My dad served a total of 12 years in the Guards. He had intented to sign-on for much longer but had to leave due to ill-health. Inspite of all the hardship and danger, I'm certain he considers these times to be the best of his life. I always feel that he has never quite adjusted back to life on 'Civvie Street' in all these long years. The army made him a man. It certainly had a knock-on effect on how my brother and I were raised and not all for the good. My dad, like most of his generation, is a strong traditionalist and whilst he was still a relatively young fellow during the 1960's, he has never had any time at all for the 'drop-out' ethos. You had to work for a living and if you lost your job you got out there and found another one. He has done just about everything you can imagine to earn a crust: mechanic, bus driver, milkman, cleaner (like Tone's dad), delivery man etc. etc. etc.. Politically, he is, like many working class men of his time, a socialist with some decidedly right wing leanings. Which doesn't make him a 'fascis't but, rather, a product of his life experience. He believes in personal responsiblity and self sufficiency. He hates scroungers and free-loaders. Naturally, I have not always seen eye to eye with him politically but, as I grow older myself, I have begun to understand his stance on many issues. Also, I'd have to say that he has not always been a 'perfect' husband for my mother but I'm sure she would defend him to the hilt and say that she knows he loves her and has done things the way he knows best.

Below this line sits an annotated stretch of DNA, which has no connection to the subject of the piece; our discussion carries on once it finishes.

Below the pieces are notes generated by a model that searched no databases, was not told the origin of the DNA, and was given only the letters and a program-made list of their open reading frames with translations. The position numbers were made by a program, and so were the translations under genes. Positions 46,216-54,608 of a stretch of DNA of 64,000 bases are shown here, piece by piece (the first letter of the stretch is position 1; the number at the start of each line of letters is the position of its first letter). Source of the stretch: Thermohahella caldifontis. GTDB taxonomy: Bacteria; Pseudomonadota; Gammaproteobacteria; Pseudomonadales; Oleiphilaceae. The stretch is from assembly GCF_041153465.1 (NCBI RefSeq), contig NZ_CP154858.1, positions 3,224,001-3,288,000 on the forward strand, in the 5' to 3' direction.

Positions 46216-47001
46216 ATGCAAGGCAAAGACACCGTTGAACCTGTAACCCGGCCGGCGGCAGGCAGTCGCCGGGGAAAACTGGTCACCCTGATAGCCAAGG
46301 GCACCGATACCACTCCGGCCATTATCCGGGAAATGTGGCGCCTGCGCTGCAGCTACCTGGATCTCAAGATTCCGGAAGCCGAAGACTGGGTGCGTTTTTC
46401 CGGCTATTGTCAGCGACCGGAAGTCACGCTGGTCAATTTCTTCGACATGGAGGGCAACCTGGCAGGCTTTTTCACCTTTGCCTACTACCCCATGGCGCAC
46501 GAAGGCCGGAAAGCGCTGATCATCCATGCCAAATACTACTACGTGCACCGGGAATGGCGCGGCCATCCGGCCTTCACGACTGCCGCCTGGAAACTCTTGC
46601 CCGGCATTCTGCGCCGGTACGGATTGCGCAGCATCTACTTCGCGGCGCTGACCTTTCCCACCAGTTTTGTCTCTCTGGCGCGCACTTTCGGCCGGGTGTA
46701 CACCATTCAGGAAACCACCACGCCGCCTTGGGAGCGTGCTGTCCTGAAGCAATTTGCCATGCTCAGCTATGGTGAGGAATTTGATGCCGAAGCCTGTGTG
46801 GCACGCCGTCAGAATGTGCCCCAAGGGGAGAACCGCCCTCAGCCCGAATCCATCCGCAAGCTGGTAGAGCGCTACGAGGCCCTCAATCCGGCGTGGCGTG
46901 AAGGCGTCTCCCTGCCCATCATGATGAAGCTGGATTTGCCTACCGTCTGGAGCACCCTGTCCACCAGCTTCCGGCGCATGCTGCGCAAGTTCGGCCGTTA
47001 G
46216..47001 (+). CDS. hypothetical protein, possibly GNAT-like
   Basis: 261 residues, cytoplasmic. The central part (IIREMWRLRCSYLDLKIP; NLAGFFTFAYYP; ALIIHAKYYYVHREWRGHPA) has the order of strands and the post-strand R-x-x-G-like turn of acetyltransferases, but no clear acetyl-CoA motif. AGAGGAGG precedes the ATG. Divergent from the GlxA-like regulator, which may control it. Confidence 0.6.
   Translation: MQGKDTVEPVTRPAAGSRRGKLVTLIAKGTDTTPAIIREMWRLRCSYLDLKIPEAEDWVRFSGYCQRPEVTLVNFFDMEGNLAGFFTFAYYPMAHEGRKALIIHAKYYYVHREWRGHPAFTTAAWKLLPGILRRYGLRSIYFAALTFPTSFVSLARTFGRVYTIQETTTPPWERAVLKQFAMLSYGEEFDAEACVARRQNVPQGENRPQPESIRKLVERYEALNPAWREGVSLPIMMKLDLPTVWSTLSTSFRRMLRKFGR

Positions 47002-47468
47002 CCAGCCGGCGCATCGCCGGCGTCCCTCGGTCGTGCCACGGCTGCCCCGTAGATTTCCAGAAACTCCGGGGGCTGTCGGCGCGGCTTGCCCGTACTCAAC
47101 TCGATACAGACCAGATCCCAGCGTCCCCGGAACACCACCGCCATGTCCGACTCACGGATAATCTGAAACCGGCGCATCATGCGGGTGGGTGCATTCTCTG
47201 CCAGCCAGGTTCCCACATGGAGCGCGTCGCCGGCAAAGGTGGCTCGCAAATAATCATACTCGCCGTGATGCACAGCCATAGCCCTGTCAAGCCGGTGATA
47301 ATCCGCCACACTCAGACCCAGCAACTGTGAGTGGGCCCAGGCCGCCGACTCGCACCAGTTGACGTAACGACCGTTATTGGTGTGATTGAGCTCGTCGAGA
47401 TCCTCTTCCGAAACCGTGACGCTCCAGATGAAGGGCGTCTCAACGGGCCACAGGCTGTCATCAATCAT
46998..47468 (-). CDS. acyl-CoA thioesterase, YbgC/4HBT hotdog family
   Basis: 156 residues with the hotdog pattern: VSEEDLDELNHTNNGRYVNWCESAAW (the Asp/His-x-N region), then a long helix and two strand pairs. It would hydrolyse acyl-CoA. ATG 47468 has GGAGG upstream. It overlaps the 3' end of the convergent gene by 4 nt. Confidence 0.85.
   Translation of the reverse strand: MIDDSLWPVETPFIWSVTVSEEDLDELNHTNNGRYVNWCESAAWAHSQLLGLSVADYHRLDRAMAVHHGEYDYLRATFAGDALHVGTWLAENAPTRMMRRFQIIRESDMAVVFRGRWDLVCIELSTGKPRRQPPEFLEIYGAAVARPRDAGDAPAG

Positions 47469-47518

How do us 'Baby Boomers' compare to the likes of Tony's dad and my dad? I'm afraid I have to say we just 'don't'. I suppose we are largely more enlightened on certain social issues (for what good that has done us) and we may have what seems like a more enquiring out-look on the world beyond our own shores (but who would want to travel and meet people when you've been made to do just that only to kill them?). We have had the benefits of vast improvements in state education, free access to higher education, a national health service that was 'the envy of the world' (sic) and the freedom and cash to relish the cultural experiments of the 60's and 70's. What have we done with our inheritance? Well, it's our generation who are largely in control of things now and the country appears to be decending into chaos. I know that my parents look on in total confusion and dismay as the country they fought for and loved becomes an alien society to them. We have squandered the opportunities that the previous generation gave to us and I fear it may be too late to dig ourselves out of this hole. Where once there were moral certainties (even if these were far from perfect) now we are the hostages to a 'relativism' which allows dangerous criminals to walk the streets, gangs of youths to frighten old people half to death and benefit scroungers to declare that it is their 'right' to have their near-feral children subsidised by the tax payer. Thank God we have never been called upon to defend our nation from totalitarian evil: we just don't have the backbone. If Hitler came back today we'd be in jackboots before you could blink. Maybe the next generation, the one of our own children, can raise themselves up in almost Blakean prophetic style and save us all.
Thank the Lord for Tone's dad, my dad and lots of other dads of their generation.